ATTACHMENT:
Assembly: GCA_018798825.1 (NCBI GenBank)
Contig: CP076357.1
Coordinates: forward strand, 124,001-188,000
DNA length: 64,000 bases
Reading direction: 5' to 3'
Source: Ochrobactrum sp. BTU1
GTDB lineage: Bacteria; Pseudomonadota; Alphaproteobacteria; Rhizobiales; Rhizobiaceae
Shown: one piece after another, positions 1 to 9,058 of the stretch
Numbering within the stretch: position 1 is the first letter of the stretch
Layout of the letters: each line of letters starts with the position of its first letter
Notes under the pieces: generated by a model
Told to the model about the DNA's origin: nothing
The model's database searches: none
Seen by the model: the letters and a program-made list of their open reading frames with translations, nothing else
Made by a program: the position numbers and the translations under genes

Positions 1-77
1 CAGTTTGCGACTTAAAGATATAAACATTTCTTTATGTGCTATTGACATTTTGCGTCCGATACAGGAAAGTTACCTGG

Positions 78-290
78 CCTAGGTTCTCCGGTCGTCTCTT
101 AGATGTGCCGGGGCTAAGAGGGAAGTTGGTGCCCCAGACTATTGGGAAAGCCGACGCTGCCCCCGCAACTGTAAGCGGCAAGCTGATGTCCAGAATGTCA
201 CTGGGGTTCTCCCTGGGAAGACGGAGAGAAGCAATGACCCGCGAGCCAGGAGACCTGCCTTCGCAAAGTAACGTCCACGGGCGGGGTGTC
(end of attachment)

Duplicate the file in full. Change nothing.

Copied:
Assembly: GCA_018798825.1 (NCBI GenBank)
Contig: CP076357.1
Coordinates: forward strand, 124,001-188,000
DNA length: 64,000 bases
Reading direction: 5' to 3'
Source: Ochrobactrum sp. BTU1
GTDB lineage: Bacteria; Pseudomonadota; Alphaproteobacteria; Rhizobiales; Rhizobiaceae
Shown: one piece after another, positions 1 to 9,058 of the stretch
Numbering within the stretch: position 1 is the first letter of the stretch
Layout of the letters: each line of letters starts with the position of its first letter
Notes under the pieces: generated by a model
Told to the model about the DNA's origin: nothing
The model's database searches: none
Seen by the model: the letters and a program-made list of their open reading frames with translations, nothing else
Made by a program: the position numbers and the translations under genes

Positions 1-77
1 CAGTTTGCGACTTAAAGATATAAACATTTCTTTATGTGCTATTGACATTTTGCGTCCGATACAGGAAAGTTACCTGG

Positions 78-290
78 CCTAGGTTCTCCGGTCGTCTCTT
101 AGATGTGCCGGGGCTAAGAGGGAAGTTGGTGCCCCAGACTATTGGGAAAGCCGACGCTGCCCCCGCAACTGTAAGCGGCAAGCTGATGTCCAGAATGTCA
201 CTGGGGTTCTCCCTGGGAAGACGGAGAGAAGCAATGACCCGCGAGCCAGGAGACCTGCCTTCGCAAAGTAACGTCCACGGGCGGGGTGTC